I don't have any problem with assuming aliens could have interstellar transport, as even with current technology that's mainly a problem of resources and patience. Without our limited lifespans, interstellar travel would be boring and would require multiple generations, but with some method of going into hibernation even that problem would be solved.

I find it scientifically vanishingly unlikely that aliens would look like humans, let alone be able to "cross-breed" with them, as is sometimes suggested as an explanation for Genesis 6. On these grounds, I would say that any being which even looks vaguely like a human is unlikely to be alien, including any manifestation of human-form gods.

I also consider it very unlikely that aliens would have more than a passing interest in the sort of regional bickering that frequently occurs in ancient stories.

There are several different ancient stories about "lords", "princes" or "angels" coming down from "heaven" (for example the "watchers" in Enoch) and taking charge of the locals, and most of these stories also later involve a flood. I don't believe these beings could be aliens, especially as there are also multiple stories about them cross-breeding with the local humans, as in Genesis 6. The only possibility is that they are themselves human, but in some way enhanced.

My personal interpretation is that this "heaven" is an alien's space ship and that the alien had taken up a group of primitive humans and effectively educated and enhanced them over an extended period of time, although it is not clear whether this is over multiple generations (perhaps using selective breeding) or through more direct genetic manipulation of some sort. Perhaps this alien itself might be something like the "lamb that has been slain" in Revelations, which seems like a sufficiently non-human description to fit. On the other hand, the alien might simply be a "computer program" running the ship for all we know.

I also think that these "princes" had access to very little technology except the flying vehicles and perhaps some sort of video equipment (for "visions"), whereas if the alien itself had wanted to be directly involved, we would have expected far greater miracles. It appears that these "shining ones" each wanted to run their own people (if necessary at the expense of other tribes), but also (from the bible) that what they really wanted is to create a stable environment such that their alien master would literally come down to earth and reside with them.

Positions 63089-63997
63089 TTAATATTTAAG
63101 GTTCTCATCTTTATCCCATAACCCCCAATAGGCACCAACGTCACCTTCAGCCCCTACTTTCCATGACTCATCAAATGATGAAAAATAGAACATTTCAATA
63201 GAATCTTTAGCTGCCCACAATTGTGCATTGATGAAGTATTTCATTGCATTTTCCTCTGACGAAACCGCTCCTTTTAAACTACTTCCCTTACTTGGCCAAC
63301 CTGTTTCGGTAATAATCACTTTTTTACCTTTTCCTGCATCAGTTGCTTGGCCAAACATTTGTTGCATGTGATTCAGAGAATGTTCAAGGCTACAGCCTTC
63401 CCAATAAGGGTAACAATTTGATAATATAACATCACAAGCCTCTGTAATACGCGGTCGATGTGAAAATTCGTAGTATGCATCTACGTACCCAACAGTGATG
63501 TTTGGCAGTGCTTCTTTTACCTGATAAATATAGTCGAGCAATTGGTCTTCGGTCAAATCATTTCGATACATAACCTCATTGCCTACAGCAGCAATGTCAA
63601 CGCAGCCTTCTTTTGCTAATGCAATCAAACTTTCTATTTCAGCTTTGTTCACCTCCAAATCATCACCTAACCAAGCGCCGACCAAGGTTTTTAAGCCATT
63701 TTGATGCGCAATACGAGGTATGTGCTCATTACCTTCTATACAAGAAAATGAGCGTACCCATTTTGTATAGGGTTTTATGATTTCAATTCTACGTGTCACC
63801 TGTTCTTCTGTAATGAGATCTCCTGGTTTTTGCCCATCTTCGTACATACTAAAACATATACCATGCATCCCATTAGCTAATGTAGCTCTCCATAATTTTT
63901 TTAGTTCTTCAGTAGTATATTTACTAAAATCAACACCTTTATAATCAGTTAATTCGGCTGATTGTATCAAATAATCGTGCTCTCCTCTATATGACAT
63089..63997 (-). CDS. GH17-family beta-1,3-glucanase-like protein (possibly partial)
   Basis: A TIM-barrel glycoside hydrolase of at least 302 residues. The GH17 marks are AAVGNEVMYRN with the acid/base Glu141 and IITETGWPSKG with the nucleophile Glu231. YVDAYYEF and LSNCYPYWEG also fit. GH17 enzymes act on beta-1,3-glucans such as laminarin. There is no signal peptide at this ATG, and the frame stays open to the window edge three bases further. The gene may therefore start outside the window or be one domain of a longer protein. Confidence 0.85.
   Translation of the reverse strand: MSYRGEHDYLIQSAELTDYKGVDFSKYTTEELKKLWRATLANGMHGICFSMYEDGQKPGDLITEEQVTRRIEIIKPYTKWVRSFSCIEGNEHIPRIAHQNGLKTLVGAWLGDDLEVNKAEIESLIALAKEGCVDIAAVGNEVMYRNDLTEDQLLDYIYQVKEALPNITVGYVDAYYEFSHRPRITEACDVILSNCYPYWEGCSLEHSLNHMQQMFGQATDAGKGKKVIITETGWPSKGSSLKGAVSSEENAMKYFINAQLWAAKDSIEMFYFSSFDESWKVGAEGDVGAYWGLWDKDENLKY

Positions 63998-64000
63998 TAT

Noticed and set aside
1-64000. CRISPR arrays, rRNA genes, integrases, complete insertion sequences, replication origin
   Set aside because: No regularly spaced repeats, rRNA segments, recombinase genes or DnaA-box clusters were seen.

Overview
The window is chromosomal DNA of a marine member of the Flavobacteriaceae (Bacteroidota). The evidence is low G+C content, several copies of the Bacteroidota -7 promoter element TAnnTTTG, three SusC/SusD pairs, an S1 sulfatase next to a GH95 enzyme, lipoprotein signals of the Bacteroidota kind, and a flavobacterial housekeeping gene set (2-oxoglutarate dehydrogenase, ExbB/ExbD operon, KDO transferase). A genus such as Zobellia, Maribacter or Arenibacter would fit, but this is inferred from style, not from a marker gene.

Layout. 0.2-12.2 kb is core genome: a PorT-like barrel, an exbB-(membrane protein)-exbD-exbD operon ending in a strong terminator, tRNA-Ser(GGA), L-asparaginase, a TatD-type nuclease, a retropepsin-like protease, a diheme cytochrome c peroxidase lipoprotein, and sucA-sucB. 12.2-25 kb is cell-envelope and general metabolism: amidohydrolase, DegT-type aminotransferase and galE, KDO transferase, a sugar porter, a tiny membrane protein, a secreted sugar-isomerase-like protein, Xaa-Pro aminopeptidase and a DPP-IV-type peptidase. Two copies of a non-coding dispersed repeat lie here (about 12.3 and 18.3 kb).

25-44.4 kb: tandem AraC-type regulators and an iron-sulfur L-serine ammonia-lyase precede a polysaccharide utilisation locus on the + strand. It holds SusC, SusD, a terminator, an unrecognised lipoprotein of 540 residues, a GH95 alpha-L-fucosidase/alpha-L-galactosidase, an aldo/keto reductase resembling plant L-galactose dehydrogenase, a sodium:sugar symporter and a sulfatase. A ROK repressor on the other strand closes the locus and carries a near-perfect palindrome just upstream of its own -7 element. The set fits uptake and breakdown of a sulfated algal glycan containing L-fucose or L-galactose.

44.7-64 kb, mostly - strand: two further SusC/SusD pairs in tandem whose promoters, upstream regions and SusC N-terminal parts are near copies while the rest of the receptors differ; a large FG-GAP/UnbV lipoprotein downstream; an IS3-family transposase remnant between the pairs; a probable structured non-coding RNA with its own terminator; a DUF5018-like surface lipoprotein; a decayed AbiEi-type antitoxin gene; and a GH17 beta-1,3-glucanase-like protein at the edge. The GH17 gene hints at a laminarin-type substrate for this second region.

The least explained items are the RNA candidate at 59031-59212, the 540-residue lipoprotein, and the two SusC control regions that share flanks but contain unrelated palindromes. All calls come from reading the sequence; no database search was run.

Anyway, to answer the original question of this thread, according to many people, even considering these possibilities makes one a lunatic. This means that people who even look at these ideas mostly fall into two groups - those who decide to be cautious like Sagan, and those who are so totally over-the-top about it that they make a career of it, like Erich Von Daniken and Giorgio Tsoukalos.

I'd like there to be a middle path, where one could be open to the possibility of alien contact and to try to establish whether there is the possibility of a coherent scientific explanation involving alien contact for some of the strange stories of our past.
jreelawg
#28
Mar3-12, 04:34 PM
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Probably because there is such a huge grey area. People feel the need to fill the void. Not knowing makes them uncomfortable. And, there is a lot of interest, therefore market for the subject.

The grey area cannot be filled in given the amount of credible evidence available. Logical people tend to either have reservations about being too speculative, or tend to at least make it clear they are only speculating, or writing science fiction. So their audience remains unsatisfied being left without any real answers.

The only people who can fill this void, are likely people who are dishonest, or self believing crackpots, lunatics etc. These are the only people willing to act like they know the truth. Because these people are usually lacking in the logic department, their fake answers are also, which is why their theories are often so wild.